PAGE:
The diners seated next to us gawked at our plates as the waiter laid them on our table. “You have got to take a picture of that”, they told us. The French toast, accurately called “Heaven on Earth” ($13), was a tower of thick bread between layers of honeyed berries and cream cheese. Each of them looked back at our plates; seemingly wishing they could reorder, or have a bite.
I cut into the layers of sandwich-like French toast and cherished the first bite, tasting the softened and fluffed cream cheese that stuck to my gums as I chewed. With slices of honey-drenched berries inside – strawberries, and tiny wild blueberries – it blended so smoothly that it seemed like a strawberry-maple flavored whipped cream. The colossally thick slices of French toast were feathery soft in the centre, with crisped edges that held onto the pure maple syrup drizzled on top.
Miniscule in comparison, but as a less sweet and more savoury counterpart, was my dish of “Memphis” eggs benedict ($12), served as poached eggs and velvety hollandaise sauce on a bed of chipotle pulled pork overflowing the whole wheat English muffin. With a fork, I pierced open the top of the poached egg and watched the yolk gush down like lava into the depths of pulled pork, soaking into the English muffin base. Each forkful was part toasted bread with smoky BBQ pork dipped generously into the egg yolk and tart sauce taking over my plate. Complementing the chipotle pork flavor were a side of homefries, big potato chunks tossed in a generous amount of sweet barbecue and ketchup-based sauce with a hint of smokiness, slightly charred on the edges. To accompany it, I ordered the smoothie of the day ($5), a thick concoction of sweet raspberries, pear, cranberry juice, and a hint of vanilla yogurt – blended smooth, despite the raspberry seeds that tickled your mouth.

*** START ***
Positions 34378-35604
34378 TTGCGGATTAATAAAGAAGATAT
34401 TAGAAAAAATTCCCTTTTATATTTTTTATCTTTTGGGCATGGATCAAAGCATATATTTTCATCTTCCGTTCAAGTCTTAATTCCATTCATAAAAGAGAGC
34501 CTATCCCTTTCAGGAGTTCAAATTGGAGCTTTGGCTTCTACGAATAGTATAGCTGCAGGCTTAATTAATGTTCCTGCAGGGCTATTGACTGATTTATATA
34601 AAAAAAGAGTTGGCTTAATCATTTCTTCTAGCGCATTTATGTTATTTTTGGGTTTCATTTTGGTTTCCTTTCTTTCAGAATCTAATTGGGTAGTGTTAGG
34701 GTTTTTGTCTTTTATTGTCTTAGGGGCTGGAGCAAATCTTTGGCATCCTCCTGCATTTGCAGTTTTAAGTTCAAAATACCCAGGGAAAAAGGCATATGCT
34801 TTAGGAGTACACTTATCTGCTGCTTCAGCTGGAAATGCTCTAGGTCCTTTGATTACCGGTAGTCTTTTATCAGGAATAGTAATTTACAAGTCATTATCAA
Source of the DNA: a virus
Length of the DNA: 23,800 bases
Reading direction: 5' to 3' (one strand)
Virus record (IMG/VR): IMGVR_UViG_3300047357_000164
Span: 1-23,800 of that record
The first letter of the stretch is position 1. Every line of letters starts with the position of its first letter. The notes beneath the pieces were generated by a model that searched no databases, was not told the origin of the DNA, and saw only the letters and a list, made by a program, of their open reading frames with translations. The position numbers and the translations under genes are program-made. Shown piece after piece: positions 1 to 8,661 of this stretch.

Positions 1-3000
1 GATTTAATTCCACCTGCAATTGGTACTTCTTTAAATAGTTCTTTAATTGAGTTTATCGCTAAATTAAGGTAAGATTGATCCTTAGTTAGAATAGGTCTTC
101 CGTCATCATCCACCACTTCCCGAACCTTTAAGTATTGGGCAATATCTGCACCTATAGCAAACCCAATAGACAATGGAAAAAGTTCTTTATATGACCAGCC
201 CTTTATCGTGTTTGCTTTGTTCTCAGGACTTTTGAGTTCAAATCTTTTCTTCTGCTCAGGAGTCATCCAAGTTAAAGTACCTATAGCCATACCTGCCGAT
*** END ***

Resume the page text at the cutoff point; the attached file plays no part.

Arrive before 11am to avoid the morning rush for your choice between high stools or low couches, because you’re bound to wait in a cramped brunch line-up if you don’t. Short round tables go with all the living room seating on faded dark hard wood floors, and are each assigned a glass pitcher of ice water with lemon. Black walls with contemporary pixelated art take over the back of the restaurant, with exposed brick in the front and a liquor-filled bar area as the focal point (reflected on their drink menu of over 200 items). Living up to its “Insomnia”, the restaurant/lounge offers Mediterranean-inspired lunch and dinner selections, plus a Midnight Snack menu ($5/dish) for those who crave guava barbeque wings or chicken & waffles between midnight and 2am.
Billy Joel played as we got up to leave, and I glanced at others’ dishes, looking forward to my next visit. I made my way past the now large line-up of anxious customers waiting to be seated, and out into the brisk air of ever-bustling Bloor Street, ready to face the day.